IV opioids showed less efficacy compared with the lidocaine-tourniquet technique. Meperidine looked promising, when given as a Bier’s block (23,64). This may be regarded as further evidence of meperidine’s local-anesthetic properties (79). In one trial, the concomitant use of naloxone did not reduce meperidine’s efficacy, suggesting that its peripheral analgesic effect is not mediated by opioid receptors (23). Fentanyl and alfentanil were also given as Bier’s blocks (64,77), although with less success compared with meperidine. Systematic review was unable to confirm any relevant peripheral analgesic efficacy with Bier’s block with opioids other than meperidine (80).

Bier’s block with metoclopramide decreased propofol-induced pain (Table 1, E). Metoclopramide has been shown to possess weak local anesthetic properties (81); its chemical structure is an analog of procaine.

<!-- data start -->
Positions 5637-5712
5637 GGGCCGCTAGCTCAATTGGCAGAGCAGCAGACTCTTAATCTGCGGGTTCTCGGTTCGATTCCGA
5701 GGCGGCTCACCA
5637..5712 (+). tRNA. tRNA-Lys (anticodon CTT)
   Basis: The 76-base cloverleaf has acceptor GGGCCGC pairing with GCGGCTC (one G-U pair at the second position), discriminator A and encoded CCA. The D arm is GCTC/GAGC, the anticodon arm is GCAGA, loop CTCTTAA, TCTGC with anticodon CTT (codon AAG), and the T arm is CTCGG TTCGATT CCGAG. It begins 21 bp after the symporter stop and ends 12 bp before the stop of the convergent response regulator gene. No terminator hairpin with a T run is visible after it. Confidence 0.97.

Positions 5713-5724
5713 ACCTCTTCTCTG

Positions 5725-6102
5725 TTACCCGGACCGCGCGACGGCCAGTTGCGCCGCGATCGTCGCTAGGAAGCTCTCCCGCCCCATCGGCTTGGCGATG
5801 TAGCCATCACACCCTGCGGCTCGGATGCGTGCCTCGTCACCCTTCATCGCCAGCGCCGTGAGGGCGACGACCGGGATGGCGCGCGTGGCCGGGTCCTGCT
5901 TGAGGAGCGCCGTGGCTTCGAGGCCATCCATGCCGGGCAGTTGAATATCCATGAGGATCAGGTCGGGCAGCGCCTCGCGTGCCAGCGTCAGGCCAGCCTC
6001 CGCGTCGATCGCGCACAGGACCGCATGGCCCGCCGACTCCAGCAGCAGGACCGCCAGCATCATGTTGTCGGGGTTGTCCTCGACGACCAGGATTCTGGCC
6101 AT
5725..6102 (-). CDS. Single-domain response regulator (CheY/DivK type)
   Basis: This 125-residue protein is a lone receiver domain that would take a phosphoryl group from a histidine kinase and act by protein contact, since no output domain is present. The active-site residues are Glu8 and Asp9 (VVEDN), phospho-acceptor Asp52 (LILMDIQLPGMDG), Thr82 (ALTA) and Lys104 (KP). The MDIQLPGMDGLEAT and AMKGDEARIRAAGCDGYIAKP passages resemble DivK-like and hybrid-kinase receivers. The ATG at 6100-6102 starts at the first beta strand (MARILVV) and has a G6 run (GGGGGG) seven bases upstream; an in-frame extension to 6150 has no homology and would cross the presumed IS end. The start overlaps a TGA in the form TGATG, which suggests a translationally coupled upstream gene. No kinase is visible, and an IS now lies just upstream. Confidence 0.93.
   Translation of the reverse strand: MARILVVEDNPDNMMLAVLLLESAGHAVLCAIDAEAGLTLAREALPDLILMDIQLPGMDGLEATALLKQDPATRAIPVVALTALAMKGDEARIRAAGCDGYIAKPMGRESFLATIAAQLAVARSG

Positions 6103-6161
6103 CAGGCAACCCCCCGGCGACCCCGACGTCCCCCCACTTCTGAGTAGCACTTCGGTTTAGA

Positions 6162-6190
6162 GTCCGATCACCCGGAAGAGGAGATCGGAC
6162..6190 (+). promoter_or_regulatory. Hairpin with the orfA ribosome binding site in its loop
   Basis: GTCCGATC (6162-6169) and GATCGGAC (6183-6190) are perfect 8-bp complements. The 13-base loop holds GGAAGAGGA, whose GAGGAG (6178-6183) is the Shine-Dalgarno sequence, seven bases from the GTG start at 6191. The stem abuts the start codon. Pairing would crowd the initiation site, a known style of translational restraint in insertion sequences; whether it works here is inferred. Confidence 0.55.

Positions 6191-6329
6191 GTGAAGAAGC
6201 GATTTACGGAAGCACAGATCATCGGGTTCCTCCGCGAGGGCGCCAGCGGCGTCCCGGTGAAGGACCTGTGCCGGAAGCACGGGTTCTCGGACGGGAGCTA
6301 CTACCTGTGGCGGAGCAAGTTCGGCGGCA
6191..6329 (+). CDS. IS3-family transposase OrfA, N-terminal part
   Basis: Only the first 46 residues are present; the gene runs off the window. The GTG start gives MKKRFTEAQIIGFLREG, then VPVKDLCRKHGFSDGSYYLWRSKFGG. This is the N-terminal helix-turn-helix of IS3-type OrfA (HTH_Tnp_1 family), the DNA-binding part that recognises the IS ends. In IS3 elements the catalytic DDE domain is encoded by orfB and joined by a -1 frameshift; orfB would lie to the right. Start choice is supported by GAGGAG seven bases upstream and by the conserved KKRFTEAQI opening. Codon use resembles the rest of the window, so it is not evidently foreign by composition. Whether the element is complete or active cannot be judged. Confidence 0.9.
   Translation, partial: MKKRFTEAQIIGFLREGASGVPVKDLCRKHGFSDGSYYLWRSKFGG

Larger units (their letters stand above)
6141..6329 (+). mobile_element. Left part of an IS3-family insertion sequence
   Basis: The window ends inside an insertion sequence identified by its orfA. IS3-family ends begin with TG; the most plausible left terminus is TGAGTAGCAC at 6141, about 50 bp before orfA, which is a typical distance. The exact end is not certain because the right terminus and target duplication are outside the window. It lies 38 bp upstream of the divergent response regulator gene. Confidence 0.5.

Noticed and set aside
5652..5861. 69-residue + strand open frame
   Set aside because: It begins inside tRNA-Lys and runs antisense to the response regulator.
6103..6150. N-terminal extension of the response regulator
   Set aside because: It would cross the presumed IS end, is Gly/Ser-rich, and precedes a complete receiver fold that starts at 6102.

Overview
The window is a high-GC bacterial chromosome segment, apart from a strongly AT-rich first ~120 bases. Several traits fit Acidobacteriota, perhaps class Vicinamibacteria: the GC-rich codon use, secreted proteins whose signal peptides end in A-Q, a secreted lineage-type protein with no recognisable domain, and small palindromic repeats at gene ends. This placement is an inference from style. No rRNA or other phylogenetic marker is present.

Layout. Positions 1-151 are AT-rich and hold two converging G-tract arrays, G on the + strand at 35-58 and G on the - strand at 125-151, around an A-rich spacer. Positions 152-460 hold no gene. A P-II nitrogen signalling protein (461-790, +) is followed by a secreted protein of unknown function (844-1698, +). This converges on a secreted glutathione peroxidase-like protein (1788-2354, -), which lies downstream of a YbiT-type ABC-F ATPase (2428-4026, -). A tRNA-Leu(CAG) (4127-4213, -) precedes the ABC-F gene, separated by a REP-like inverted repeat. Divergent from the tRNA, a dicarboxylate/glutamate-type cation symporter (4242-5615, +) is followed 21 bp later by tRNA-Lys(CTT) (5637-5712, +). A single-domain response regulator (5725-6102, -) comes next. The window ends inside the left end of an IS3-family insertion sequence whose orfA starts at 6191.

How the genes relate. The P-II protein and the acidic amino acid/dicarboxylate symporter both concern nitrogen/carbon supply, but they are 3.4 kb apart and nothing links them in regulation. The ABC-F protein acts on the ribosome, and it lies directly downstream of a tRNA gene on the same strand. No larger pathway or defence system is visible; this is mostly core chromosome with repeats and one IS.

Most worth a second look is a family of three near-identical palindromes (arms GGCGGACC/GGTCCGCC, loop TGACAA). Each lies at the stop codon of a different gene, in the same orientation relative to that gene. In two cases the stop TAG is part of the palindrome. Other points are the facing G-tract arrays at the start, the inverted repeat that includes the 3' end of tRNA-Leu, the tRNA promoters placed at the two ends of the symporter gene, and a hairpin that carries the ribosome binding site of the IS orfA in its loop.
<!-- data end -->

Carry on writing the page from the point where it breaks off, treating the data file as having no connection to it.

Early trials reported significant analgesic efficacy when propofol was cooled to 4°C immediately before injection (29,55) or, oppositely, when it was warmed to 37°C (37). These results could not be confirmed in subsequent studies (52,63,65,73). The combined analysis suggested that temperature has no relevant effect on propofol-injection pain. There was a lack of data for all the other analgesic interventions to allow meaningful conclusions.